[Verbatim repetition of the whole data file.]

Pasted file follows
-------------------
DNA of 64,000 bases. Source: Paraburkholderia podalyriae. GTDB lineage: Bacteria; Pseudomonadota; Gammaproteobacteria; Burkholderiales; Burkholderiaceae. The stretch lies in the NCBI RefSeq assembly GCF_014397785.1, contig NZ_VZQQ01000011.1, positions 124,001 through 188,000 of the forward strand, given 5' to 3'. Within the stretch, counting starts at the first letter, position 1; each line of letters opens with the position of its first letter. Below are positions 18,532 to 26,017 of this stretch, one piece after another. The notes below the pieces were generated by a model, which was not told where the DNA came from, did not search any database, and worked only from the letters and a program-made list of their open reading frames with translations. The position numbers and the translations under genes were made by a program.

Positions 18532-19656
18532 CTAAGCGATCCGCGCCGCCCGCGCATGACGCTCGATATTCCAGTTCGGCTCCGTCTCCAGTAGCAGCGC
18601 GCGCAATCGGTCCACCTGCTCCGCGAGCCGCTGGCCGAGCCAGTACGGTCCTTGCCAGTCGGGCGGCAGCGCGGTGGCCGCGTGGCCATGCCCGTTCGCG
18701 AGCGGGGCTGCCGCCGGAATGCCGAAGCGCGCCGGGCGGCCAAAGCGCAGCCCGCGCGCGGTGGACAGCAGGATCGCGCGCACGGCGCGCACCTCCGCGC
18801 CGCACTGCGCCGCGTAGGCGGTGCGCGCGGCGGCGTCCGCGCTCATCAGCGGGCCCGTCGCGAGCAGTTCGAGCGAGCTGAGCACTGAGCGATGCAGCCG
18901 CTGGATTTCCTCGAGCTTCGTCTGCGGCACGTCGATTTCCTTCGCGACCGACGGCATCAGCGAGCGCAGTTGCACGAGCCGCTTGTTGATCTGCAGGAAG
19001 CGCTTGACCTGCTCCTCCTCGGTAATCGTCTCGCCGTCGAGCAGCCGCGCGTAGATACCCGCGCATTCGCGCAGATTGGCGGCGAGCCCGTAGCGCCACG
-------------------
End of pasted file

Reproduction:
DNA of 64,000 bases. Source: Paraburkholderia podalyriae. GTDB lineage: Bacteria; Pseudomonadota; Gammaproteobacteria; Burkholderiales; Burkholderiaceae. The stretch lies in the NCBI RefSeq assembly GCF_014397785.1, contig NZ_VZQQ01000011.1, positions 124,001 through 188,000 of the forward strand, given 5' to 3'. Within the stretch, counting starts at the first letter, position 1; each line of letters opens with the position of its first letter. Below are positions 18,532 to 26,017 of this stretch, one piece after another. The notes below the pieces were generated by a model, which was not told where the DNA came from, did not search any database, and worked only from the letters and a program-made list of their open reading frames with translations. The position numbers and the translations under genes were made by a program.

Positions 18532-19656
18532 CTAAGCGATCCGCGCCGCCCGCGCATGACGCTCGATATTCCAGTTCGGCTCCGTCTCCAGTAGCAGCGC
18601 GCGCAATCGGTCCACCTGCTCCGCGAGCCGCTGGCCGAGCCAGTACGGTCCTTGCCAGTCGGGCGGCAGCGCGGTGGCCGCGTGGCCATGCCCGTTCGCG
18701 AGCGGGGCTGCCGCCGGAATGCCGAAGCGCGCCGGGCGGCCAAAGCGCAGCCCGCGCGCGGTGGACAGCAGGATCGCGCGCACGGCGCGCACCTCCGCGC
18801 CGCACTGCGCCGCGTAGGCGGTGCGCGCGGCGGCGTCCGCGCTCATCAGCGGGCCCGTCGCGAGCAGTTCGAGCGAGCTGAGCACTGAGCGATGCAGCCG
18901 CTGGATTTCCTCGAGCTTCGTCTGCGGCACGTCGATTTCCTTCGCGACCGACGGCATCAGCGAGCGCAGTTGCACGAGCCGCTTGTTGATCTGCAGGAAG
19001 CGCTTGACCTGCTCCTCCTCGGTAATCGTCTCGCCGTCGAGCAGCCGCGCGTAGATACCCGCGCATTCGCGCAGATTGGCGGCGAGCCCGTAGCGCCACG